James Morris is a partner at GQR and former pollster to Ed Miliband and the Labour party, who tweets as @jamesdmorris.

 

James Morris is a partner at Greenberg Quinlan Rosner and worked as a pollster for Ed Miliband during his time as Labour leader.

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Let's face it: supporting Spurs is basically a form of charity

Now, for my biggest donation yet . . .

I gazed in awe at the new stadium, the future home of Spurs, wondering where my treasures will go. It is going to be one of the architectural wonders of the modern world (football stadia division), yet at the same time it seems ancient, archaic, a Roman ruin, very much like an amphitheatre I once saw in Croatia. It’s at the stage in a new construction when you can see all the bones and none of the flesh, with huge tiers soaring up into the sky. You can’t tell if it’s going or coming, a past perfect ruin or a perfect future model.

It has been so annoying at White Hart Lane this past year or so, having to walk round walkways and under awnings and dodge fences and hoardings, losing all sense of direction. Millions of pounds were being poured into what appeared to be a hole in the ground. The new stadium will replace part of one end of the present one, which was built in 1898. It has been hard not to be unaware of what’s going on, continually asking ourselves, as we take our seats: did the earth move for you?

Now, at long last, you can see what will be there, when it emerges from the scaffolding in another year. Awesome, of course. And, har, har, it will hold more people than Arsenal’s new home by 1,000 (61,000, as opposed to the puny Emirates, with only 60,000). At each home game, I am thinking about the future, wondering how my treasures will fare: will they be happy there?

No, I don’t mean Harry Kane, Danny Rose and Kyle Walker – local as well as national treasures. Not many Prem teams these days can boast quite as many English persons in their ranks. I mean my treasures, stuff wot I have been collecting these past 50 years.

About ten years ago, I went to a shareholders’ meeting at White Hart Lane when the embryonic plans for the new stadium were being announced. I stood up when questions were called for and asked the chairman, Daniel Levy, about having a museum in the new stadium. I told him that Man United had made £1m the previous year from their museum. Surely Spurs should make room for one in the brave new mega-stadium – to show off our long and proud history, delight the fans and all those interested in football history and make a few bob.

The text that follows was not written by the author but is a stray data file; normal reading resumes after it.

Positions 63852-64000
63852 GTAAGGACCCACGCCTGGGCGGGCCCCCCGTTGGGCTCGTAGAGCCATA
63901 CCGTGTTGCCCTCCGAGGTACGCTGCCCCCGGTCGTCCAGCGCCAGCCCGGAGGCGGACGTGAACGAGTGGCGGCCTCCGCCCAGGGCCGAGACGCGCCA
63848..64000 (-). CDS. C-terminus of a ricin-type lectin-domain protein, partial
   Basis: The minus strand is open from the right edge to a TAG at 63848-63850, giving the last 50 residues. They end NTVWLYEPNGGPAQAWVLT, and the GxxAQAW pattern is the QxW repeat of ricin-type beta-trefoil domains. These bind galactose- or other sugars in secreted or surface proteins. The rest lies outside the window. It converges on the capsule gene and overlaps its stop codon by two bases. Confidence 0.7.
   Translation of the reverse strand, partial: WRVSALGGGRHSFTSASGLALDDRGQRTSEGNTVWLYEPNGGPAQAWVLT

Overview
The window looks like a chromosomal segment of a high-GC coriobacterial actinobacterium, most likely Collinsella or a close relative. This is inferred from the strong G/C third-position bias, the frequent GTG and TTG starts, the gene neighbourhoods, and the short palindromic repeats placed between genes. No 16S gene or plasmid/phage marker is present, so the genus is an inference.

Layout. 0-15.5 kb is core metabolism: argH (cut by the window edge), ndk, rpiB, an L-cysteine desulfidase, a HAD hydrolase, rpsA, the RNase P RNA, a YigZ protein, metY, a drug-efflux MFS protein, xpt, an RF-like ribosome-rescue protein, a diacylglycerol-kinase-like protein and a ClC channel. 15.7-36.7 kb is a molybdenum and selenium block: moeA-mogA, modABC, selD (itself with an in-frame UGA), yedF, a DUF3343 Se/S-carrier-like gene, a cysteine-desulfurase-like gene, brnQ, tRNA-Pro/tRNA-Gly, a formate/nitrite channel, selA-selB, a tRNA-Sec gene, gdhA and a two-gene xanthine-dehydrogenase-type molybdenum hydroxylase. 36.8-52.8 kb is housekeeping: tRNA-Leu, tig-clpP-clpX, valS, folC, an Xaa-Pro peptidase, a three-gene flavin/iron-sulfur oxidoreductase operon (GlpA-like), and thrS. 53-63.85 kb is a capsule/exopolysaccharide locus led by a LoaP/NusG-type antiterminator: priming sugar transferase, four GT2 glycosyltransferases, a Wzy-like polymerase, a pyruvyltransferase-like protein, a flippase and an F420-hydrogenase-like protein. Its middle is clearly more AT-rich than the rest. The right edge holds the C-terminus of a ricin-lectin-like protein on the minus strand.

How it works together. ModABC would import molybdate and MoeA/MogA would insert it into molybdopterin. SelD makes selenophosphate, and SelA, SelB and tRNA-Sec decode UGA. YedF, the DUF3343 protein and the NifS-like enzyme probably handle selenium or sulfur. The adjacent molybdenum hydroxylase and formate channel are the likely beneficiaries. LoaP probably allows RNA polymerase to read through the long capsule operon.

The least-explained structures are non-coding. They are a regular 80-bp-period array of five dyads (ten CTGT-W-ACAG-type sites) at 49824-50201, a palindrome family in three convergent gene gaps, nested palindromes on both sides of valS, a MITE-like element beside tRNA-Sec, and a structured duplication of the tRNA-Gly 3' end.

He mumbled something – fluent enough, as he did go to Cambridge – but gave nothing away, like the PM caught at Prime Minister’s Questions with an unexpected question.

But now it is going to happen. The people who are designing the museum are coming from Manchester to look at my treasures. They asked for a list but I said, “No chance.” I must have 2,000 items of Spurs memorabilia. I could be dead by the time I finish listing them. They’ll have to see them, in the flesh, and then they’ll be free to take away whatever they might consider worth having in the new museum.

I’m awfully kind that way, partly because I have always looked on supporting Spurs as a form of charity. You don’t expect any reward. Nor could you expect a great deal of pleasure, these past few decades, and certainly not the other day at Liverpool when they were shite. But you do want to help them, poor things.

I have been downsizing since my wife died, and since we sold our Loweswater house, and I’m now clearing out some of my treasures. I’ve donated a very rare Wordsworth book to Dove Cottage, five letters from Beatrix Potter to the Armitt Library in Ambleside, and handwritten Beatles lyrics to the British Library. If Beckham and I don’t get a knighthood in the next honours list, I will be spitting.

My Spurs stuff includes programmes going back to 1910, plus recent stuff like the Opus book, that monster publication, about the size of a black cab. Limited editions cost £8,000 a copy in 2007. I got mine free, as I did the introduction and loaned them photographs. I will be glad to get rid of it. It’s blocking the light in my room.

Perhaps, depending on what they want, and they might take nothing, I will ask for a small pourboire in return. Two free tickets in the new stadium. For life. Or longer . . . 

Hunter Davies is a journalist, broadcaster and profilic author perhaps best known for writing about the Beatles. He is an ardent Tottenham fan and writes a regular column on football for the New Statesman.

This article first appeared in the 16 February 2017 issue of the New Statesman, The New Times